SPECIAL REPORT: Island Forestry
Please see attached file.
The Hawaii Biodiversity Network has placed an alert of the coconut rhinoceros beetle on its site:
Here's an ad by Intel which claims that a rhino beetle can carry 8 Ultrabook laptop computers on its back:
And here are some skepticle comments on the claim:
The attached comma separated data (CSV) files contain daily insolation (solar energy) measured by a solar radiation sensor on Davis Vantage Pro 2 weather station which uploads data to a Weather Underground site, KGUYIGO2, every 5 minutes. The CSV files are generated by an R script which calculates insolation using data harvested from the Weather Underground site (see attached PDF for calculation details and code listing).
GCES and the Northern Guam Soil and Water Conservation District work to divert greenwaste from the Northern Hardfill and convert it to a value added resource to build soil and increase fertility for sustainable food production.
Thanks to Andrew Gulac for sending me this news article about a golden orb spider ensnaring a brown treesnake in its web and killing it. A video is provided.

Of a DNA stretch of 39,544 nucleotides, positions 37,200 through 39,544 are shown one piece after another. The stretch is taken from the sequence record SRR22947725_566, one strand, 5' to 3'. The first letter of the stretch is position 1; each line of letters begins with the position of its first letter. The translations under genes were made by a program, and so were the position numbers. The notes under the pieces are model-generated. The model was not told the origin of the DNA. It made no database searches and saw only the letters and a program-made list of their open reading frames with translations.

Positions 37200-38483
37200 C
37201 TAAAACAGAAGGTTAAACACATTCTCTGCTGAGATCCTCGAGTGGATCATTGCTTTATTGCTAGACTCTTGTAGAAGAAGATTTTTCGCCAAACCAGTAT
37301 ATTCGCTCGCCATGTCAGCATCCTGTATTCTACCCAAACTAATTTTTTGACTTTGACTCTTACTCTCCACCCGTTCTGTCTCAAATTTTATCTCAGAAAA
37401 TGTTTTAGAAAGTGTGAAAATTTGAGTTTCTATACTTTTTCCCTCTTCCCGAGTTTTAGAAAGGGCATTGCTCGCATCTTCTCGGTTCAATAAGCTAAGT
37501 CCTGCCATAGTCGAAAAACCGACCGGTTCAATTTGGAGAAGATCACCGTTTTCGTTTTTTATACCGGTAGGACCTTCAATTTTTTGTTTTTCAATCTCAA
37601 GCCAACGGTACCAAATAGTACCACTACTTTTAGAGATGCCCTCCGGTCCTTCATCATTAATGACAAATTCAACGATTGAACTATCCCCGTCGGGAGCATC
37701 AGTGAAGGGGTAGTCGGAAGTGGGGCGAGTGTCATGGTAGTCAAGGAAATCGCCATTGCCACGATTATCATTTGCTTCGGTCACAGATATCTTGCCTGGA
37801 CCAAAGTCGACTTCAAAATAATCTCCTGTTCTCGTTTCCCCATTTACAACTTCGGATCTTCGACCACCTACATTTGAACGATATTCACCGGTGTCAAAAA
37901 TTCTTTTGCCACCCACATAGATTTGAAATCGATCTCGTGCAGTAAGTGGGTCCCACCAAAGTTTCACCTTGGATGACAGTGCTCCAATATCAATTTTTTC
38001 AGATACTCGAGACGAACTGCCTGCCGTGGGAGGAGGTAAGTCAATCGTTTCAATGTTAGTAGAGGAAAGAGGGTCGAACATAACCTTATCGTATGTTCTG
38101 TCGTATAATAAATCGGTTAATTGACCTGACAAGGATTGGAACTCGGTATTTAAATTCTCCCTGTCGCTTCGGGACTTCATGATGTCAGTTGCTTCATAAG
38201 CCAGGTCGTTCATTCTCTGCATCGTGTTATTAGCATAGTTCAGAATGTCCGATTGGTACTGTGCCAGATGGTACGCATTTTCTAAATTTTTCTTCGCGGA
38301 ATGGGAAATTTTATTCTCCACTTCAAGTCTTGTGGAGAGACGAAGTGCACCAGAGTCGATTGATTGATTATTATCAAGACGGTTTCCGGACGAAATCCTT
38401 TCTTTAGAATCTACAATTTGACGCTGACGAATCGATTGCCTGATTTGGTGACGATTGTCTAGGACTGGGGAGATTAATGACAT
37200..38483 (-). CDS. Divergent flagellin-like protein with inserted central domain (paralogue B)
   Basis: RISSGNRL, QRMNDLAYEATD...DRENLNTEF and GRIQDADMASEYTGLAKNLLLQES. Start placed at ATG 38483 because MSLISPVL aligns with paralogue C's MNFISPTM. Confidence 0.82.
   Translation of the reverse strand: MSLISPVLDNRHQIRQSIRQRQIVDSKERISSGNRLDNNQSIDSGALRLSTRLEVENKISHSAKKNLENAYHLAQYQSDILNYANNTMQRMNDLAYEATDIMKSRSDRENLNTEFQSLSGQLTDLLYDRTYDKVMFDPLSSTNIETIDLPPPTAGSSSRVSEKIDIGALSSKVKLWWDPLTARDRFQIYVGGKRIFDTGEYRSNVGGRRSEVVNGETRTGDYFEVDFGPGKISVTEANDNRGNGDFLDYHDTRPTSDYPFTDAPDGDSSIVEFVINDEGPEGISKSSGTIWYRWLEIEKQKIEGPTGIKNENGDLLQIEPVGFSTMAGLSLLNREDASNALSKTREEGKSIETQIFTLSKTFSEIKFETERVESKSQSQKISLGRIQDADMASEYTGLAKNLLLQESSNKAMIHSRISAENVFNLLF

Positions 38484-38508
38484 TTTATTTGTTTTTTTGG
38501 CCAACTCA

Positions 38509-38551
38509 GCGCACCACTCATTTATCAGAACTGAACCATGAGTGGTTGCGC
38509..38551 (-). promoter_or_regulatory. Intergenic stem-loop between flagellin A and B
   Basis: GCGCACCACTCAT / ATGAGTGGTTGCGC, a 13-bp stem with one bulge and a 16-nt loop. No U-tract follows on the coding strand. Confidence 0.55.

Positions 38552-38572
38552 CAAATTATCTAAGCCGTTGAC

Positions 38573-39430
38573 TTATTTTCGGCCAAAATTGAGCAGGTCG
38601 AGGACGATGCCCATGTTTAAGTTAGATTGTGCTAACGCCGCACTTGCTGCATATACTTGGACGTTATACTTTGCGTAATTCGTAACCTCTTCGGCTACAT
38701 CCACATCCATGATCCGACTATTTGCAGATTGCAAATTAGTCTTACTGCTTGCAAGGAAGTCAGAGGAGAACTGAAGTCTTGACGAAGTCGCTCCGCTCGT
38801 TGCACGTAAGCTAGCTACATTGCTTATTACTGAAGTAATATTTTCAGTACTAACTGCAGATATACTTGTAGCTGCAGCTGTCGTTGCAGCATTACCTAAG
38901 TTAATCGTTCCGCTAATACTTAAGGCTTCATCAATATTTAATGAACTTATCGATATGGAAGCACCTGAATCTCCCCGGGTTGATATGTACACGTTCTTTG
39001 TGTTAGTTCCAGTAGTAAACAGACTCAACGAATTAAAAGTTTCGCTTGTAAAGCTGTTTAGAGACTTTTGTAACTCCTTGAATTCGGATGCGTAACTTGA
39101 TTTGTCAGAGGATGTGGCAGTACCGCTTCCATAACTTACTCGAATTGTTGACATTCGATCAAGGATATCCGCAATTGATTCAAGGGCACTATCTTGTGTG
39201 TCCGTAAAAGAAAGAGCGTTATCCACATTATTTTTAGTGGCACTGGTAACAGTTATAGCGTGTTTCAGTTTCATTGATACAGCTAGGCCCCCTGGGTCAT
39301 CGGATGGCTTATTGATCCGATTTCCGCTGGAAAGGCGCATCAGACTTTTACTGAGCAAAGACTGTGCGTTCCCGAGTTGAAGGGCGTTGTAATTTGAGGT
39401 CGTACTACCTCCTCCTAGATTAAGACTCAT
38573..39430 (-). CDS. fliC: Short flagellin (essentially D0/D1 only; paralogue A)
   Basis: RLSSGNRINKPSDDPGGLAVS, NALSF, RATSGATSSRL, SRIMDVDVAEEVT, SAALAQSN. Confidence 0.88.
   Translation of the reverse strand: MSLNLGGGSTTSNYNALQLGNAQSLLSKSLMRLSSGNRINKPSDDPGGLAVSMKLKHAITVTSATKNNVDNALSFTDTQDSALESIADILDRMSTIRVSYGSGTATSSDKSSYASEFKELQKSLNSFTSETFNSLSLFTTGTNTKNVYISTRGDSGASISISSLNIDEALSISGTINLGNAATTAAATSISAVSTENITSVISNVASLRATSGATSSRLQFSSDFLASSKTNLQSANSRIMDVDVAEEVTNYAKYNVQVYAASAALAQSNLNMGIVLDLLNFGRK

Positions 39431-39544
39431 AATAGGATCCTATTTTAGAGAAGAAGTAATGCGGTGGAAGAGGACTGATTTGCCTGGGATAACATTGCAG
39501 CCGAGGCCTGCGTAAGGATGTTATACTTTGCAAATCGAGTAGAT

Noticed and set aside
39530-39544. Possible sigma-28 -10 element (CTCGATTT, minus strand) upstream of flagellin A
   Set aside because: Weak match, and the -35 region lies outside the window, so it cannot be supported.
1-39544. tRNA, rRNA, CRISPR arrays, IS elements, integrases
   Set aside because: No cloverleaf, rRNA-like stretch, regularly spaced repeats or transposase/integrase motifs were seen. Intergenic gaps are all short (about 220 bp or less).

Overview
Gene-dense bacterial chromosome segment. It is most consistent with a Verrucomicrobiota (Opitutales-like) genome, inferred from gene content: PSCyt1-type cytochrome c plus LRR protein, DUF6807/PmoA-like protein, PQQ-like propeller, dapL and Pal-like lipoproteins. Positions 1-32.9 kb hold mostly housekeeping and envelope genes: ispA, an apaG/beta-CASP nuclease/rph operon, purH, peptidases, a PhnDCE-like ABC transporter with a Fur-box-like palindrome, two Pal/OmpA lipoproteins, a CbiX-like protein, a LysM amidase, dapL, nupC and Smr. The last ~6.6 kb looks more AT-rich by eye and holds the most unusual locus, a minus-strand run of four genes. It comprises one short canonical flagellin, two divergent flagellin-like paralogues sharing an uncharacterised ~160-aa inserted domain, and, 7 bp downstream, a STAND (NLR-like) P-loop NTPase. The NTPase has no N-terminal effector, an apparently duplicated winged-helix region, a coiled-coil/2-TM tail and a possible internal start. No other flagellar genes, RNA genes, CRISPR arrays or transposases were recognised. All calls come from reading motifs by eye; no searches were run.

Here on Guam, Bjorn Lardner filmed a preying mantis attacking a brown treesnake and published a scientific note on this observation.
Local entomologist Dr. Aubrey Moore says the theory is mass amount of spiders is caused by the brown tree snakes picking off the birds. He told KUAM News ...
This is an image of an invasive vine growing in Mongmong. The owner of the land that it is growing on is concerned because this weed is starting to spread. He contacted the Guam Department of Agriculture for advice and was referred to the University of Guam Cooperative Extension Service.
Responding to a request for identification based on the above image, Lauren Gutierrez responded:
"I believe this vine is Tinospora crispa (L.) Hook. f. & Thomson. I have found this in the Matgue river area also. Another Tinospora, T. cordifolia was also seen in Toto. T. cordifolia is considered a medicinal plant but where we saw it growing it was very invasive. We have an endemic Tinospora, but the stem is smooth and is found along western coastlines in Agana thru Asan."
Lauren has a great image of Tinospora crispa forming an impenetrable thicket.
Armed with the scientific name, I was able to search for previous reports of this weed on Guam. My search turned up one of my own blog posts from December 2008:
This antmimicking spider was dropped of at my office for identification. An interesting feature of his mimick is the extremely reflective patch of white hair on the cephalothorax which makes the spider look like it has a "neck".
AM20120927.001 Agat Post Office, Guam coll. Amelia Uhria 27 SEP 2012